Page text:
As instructors and curriculum developers at the University of Arizona (UA) and Reed College, we have found that cuisine can be an excellent entry point to broader discussions of Russian and Eurasian culture and history, as well as a crucial element in building the skills of critical thinking and intercultural understanding. And we are not alone: faculty across the country are beginning to incorporate food into the Russian and Eurasian Studies curriculum, providing new avenues for collaboration and interdisciplinary outreach across the natural sciences, social sciences, and humanities. We surveyed colleagues who are spearheading such efforts, in hopes that their experiences will inspire more educators to explore the vast, and delicious, possibilities.

Recipes for Success: Russian and Eurasian Foodways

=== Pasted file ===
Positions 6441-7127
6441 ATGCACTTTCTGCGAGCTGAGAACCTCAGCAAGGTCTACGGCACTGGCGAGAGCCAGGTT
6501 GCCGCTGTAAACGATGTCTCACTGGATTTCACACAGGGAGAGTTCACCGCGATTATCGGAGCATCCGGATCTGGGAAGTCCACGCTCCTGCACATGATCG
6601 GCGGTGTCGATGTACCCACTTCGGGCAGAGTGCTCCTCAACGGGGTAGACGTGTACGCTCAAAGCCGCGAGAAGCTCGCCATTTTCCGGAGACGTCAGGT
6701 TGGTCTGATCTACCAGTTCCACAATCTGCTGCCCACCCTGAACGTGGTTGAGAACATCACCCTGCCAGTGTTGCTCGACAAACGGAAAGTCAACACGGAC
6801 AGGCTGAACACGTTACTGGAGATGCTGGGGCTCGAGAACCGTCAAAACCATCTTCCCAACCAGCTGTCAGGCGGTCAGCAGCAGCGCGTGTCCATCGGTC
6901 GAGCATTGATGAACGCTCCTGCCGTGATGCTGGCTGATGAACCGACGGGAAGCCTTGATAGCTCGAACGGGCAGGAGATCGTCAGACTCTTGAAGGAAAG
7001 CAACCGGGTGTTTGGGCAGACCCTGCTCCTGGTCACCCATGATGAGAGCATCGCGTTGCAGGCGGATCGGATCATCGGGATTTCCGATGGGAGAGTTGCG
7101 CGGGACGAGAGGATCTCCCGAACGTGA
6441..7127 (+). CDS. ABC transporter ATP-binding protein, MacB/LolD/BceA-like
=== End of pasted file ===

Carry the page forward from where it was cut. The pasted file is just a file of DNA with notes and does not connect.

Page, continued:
When introducing curricular material on Russian and Eurasian Foodways, what are the potential and actual learning outcomes for students? The answer to this question will likely vary depending on the focus of your course and the resources at your disposal.

At Grinnell College, history and cultural studies combine with hands-on engagement in Professor Todd Armstrong’s course “Comrades in the Kitchen: Russian Food and Culture in the Soviet Century.” On top of their normal readings and class discussions, students were tasked with re-creating dishes from across the Soviet Union using recipes from Anya von Bremzen’s memoir Mastering the Art of Soviet Cooking: A Memoir of Food and Longing, as well as her cookbook Please to the Table. Along with cooking and eating, which took place with support from the Grinnell College dining hall, students researched their recipes and documented their preparation along with reflections on the process, which are published on the course’s blog.